In a study involving more than 1,200 Montreal high school students, O'Loughlin and her research team found that even teens who smoked only once or twice reported symptoms of nicotine dependence. Up to one-third report some of the more common symptoms of nicotine dependence including "difficulty not smoking when friends smoke" and "feeling a real need to smoke."

The study also found that girls consistently reported more symptoms of addiction than boys, even though they smoked a similar amount of cigarettes. Furthermore, nicotine dependence may be a stronger factor in why teens start smoking than the fact that their friends and family members smoke.

"This is important news because it challenges the current idea that it takes kids two to three years of daily smoking to develop nicotine dependence," says O'Loughlin, a researcher at McGill University and the Direction de la santé publique in Montreal-Centre.

O'Loughlin has been following the Montreal teens for four years. Her research team used questionnaires to measure their smoking patterns and nicotine dependence including withdrawal symptoms and cravings.

This work is the first part of a six-year study that will examine both genetic and environmental factors involved in nicotine dependence in kids.

O'Loughlin says more investigation is required during the remaining two years of her study, but she's confident her findings provide strong evidence of the major role nicotine dependence plays in the smoking onset process for adolescents.

"It's further proof that when it comes to kids, you can't start prevention education or cessation programs early enough."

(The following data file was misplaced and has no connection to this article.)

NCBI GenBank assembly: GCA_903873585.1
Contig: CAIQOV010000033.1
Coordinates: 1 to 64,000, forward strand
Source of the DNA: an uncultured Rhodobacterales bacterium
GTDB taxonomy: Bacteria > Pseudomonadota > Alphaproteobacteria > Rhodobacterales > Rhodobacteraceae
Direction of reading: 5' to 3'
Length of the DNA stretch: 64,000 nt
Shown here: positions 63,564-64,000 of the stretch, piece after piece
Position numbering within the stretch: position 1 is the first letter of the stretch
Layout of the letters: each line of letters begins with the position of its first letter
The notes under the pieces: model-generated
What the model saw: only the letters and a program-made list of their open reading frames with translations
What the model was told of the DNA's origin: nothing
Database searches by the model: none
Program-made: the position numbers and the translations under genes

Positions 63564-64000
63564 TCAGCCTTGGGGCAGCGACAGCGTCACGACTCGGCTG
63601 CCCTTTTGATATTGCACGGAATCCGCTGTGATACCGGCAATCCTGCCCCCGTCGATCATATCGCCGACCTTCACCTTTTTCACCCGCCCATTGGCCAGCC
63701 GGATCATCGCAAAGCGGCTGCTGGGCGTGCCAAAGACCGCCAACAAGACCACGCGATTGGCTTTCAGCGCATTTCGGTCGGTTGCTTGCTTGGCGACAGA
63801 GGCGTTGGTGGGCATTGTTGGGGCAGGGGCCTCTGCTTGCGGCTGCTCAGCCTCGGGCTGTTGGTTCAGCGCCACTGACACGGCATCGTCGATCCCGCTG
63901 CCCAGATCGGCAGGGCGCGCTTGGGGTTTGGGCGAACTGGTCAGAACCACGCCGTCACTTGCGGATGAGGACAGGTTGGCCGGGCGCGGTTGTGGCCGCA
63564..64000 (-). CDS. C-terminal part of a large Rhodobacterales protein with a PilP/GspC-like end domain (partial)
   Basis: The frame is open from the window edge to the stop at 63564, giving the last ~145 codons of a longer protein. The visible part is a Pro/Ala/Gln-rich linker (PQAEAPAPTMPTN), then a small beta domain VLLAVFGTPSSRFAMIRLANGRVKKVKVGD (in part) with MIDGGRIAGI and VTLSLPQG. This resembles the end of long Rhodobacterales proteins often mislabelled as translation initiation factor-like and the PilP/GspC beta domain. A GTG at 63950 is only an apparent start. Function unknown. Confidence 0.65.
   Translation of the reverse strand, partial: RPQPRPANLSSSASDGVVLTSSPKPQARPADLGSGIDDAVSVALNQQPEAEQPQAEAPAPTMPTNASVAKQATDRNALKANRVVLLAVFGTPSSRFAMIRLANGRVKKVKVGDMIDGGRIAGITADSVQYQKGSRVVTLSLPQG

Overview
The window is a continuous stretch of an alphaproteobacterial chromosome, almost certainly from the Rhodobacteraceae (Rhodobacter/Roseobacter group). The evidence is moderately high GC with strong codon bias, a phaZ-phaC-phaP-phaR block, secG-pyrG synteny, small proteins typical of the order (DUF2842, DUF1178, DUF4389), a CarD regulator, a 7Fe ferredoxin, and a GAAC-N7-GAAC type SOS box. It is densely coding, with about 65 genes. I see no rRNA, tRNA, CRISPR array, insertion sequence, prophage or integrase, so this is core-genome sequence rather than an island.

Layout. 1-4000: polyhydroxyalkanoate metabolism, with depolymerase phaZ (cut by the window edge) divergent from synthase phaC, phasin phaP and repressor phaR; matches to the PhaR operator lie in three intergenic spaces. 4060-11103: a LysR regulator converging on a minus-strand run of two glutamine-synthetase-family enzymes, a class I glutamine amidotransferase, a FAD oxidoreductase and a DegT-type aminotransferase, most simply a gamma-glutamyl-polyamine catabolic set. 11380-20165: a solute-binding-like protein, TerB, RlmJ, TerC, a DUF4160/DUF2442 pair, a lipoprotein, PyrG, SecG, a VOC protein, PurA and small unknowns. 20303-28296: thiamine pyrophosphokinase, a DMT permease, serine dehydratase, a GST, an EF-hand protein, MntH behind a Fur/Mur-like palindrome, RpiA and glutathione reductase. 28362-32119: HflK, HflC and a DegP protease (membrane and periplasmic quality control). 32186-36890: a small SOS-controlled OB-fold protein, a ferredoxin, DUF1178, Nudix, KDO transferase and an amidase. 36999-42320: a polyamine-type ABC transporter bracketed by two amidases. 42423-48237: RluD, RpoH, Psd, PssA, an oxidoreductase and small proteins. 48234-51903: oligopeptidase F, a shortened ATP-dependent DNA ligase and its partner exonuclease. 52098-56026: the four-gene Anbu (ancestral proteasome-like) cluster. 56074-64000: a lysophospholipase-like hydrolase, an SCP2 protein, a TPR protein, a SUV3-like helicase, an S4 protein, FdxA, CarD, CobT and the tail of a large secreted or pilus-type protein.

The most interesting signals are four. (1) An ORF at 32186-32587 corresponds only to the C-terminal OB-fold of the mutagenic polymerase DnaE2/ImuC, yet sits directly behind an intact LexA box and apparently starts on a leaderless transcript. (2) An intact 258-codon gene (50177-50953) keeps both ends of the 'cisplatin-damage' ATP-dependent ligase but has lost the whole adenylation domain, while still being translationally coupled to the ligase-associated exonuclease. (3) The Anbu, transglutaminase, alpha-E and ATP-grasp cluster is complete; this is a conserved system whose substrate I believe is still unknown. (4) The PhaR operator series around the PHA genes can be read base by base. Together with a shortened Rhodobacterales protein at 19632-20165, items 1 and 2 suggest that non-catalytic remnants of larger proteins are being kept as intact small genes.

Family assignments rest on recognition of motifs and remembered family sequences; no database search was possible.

Cheryl Moyer, Director of Cancer Control Programs for the Canadian Cancer Society, adds, "This research demonstrates why the stop-smoking message doesn't always get through to teens who have started smoking. Their physical addiction can be a stronger influence than peer pressure. This will be a great help in developing more effective smoking cessation programs for kids."

Lung cancer is the leading cause of death from cancer in Canada. In 2002, 22 per cent of teens aged 15-19 reported themselves as smokers. Sixteen percent were daily smokers while six per cent were occasional smokers. Slightly more teen girls reported smoking than boys - 23 per cent vs. 21 per cent.

The Canadian Cancer Society is a national, community-based organization of volunteers whose mission is to eradicate cancer and to enhance the quality of life of people living with cancer. The Canadian Cancer Society is the largest charitable funder of cancer research in Canada. Excellent research is funded through a rigorous national review process managed by its research partner, the National Cancer Institute of Canada.

The above news story has important implications. First it shows the importance of educating kids and their parents to the addictive nature nicotine. No parent should ever think of experimentation with cigarettes as a normal and harmless right of passage and no kid should knock around the idea that "just one" can't hurt. Also, it shows how important it is to make the message being taught more than a simple message of just saying no. We better be giving the next generation a real good reason to say no. What reason is better than if you experiment with nicotine that you are going to become addicted and that addiction will end up costing you tens of thousands of dollars over a lifetime, your health and eventually your life? More relevant for our members though is this research is showing the addictive potential of nicotine. If just one cigarette has the potential of starting the addictive process in a child who had no previous first hand exposure to smoking, think about what it will do to a person who has years or decades of a past smoking history. Many of our members already know from first hand experience what "just one" puff did to what were previous long-term quits.